Saturday, August 30, 2014

Not All Ovens Are Created Equal

It's that magical time of year again when birthday madness reigns supreme in our household. Indy, Erik, and Stylish all have their birthdays within a three week period, and so when the end of August rolls around, I feel like I do nothing but wrap presents and bake cakes.

I took care of the present-acquisition in Canada back in May, and dutifully toted my partially-depackaged goods (the kids haven't seen a board game arrive in its box since 2010) from Toronto through Vancouver, Seattle, Auckland, Noumea, and now Brisbane. Step one: complete.

But baked goods are more of a just-in-time sort of product. So what to do about a cake? A year ago, I heroically baked a birthday cake for Indy en route to New Caledonia, while Papillon was heeled over 20 degrees. Sounds dramatic, I know, but I was in my own home with all of my ingredients and tools at the ready. Practically perfect conditions in the cruising game.

Wednesday, August 20, 2014

A New Adventure

There comes a time in every person's life when she must ask herself, "do I want to move to Papua New Guinea?"

It isn't always "Papua New Guinea." Sometimes it is "a new town." Or "take a different job." Or "go back to school." It just happens to be Papua New Guinea in my case, because that is the way my life seems to work. Like Belle, I want adventure in the great wide somewhere. I'll just never be the one with the big house, the minivan, the soy latte and the lululemons. I'd rather learn Tok Pisin.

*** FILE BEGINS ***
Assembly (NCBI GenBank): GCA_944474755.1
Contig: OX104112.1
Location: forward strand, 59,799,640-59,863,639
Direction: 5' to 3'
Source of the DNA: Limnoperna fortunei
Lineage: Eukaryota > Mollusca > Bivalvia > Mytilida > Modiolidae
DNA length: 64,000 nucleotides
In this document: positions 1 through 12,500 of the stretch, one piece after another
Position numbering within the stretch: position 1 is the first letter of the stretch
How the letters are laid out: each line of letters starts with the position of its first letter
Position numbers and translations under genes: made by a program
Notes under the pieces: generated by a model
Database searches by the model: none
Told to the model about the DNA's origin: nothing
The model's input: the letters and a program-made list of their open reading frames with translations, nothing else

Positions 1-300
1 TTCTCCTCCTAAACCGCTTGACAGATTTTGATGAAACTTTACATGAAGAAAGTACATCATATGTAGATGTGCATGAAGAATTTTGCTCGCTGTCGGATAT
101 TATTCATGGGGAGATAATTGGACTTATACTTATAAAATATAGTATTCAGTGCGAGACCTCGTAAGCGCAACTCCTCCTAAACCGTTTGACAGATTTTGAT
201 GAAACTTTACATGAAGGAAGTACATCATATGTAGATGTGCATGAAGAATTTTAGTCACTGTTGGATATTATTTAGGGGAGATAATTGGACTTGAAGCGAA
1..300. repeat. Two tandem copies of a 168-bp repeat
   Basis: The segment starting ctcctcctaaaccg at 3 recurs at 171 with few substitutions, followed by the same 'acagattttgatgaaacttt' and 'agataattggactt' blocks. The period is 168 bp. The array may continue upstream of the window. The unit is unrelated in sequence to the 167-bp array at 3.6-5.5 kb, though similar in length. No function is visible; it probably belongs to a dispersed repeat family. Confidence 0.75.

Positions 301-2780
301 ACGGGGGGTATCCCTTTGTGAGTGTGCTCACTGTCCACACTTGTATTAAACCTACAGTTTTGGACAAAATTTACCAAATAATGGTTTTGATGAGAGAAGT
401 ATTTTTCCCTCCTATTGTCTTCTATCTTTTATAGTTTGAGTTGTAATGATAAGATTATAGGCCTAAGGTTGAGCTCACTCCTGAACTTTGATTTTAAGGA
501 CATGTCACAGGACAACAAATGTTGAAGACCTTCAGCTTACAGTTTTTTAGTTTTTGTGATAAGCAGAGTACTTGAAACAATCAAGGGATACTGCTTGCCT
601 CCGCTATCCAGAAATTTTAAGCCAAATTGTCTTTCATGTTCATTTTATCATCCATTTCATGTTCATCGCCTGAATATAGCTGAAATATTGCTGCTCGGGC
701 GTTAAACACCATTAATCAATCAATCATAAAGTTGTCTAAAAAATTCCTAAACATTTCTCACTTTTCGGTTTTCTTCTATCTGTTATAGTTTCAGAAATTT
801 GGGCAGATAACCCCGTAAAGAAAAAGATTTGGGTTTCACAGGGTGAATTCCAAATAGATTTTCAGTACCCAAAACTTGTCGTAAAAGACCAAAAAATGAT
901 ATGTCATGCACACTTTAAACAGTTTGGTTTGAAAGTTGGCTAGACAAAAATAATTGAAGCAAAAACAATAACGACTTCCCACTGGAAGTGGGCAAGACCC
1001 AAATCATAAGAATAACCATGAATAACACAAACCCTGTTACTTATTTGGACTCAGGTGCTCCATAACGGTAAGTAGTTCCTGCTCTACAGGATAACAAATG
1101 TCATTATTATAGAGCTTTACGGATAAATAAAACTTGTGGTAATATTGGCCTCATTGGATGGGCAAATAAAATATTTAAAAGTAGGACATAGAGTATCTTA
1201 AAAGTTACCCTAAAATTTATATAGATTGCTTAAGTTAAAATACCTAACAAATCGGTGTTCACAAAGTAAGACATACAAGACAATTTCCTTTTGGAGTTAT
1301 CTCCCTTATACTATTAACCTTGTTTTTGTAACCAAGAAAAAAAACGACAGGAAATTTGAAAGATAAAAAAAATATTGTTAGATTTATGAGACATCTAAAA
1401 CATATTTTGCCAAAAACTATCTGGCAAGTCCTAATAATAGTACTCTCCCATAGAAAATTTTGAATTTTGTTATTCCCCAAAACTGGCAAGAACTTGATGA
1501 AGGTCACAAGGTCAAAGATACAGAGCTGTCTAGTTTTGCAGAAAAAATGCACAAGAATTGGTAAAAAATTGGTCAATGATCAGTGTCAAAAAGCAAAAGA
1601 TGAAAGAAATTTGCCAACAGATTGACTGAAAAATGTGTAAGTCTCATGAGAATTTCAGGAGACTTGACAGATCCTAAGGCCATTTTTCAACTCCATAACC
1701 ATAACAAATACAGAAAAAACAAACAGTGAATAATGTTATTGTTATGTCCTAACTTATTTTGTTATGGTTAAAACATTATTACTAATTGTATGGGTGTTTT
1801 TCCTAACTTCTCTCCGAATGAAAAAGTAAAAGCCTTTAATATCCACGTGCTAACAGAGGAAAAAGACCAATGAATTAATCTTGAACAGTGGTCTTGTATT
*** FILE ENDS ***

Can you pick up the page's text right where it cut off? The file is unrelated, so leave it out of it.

Moving aboard was a big DIWTMTPNG moment for me. I had no sailing experience. I had a comfortable life. I had friends and family nearby. Why give all that up? To have an adventure with my husband and kids. To do something new. To experience a different slice of life and travel the world. And when I viewed it in those terms, going cruising changed from being an idea to an opportunity. So, of course, I said yes.

Wednesday, August 13, 2014

Hauling Out

No one likes hauling out. Mostly because it means you are not sailing, and that is a terrible fate when the sun is shining and the wind is blowing.  Hauling out means fixing things, buying replacement parts, discovering nasty surprises, and living in a boat yard. None of those are my favorites.  But what needs to be done needs to be done, and Papillon definitely needs a propeller shaft rejig and some centerboard work.

We got out of the marina on Monday morning, and made the short trip across the bay to the yard. As Erik heroically defied our massive prop-walk and started backing us into the slip, one of the guys from the yard ran over and started waving his arms. I pointed at us and the slip. More emphatic negative arm waving.

Tuesday, August 5, 2014

When the Army Runs a Carnival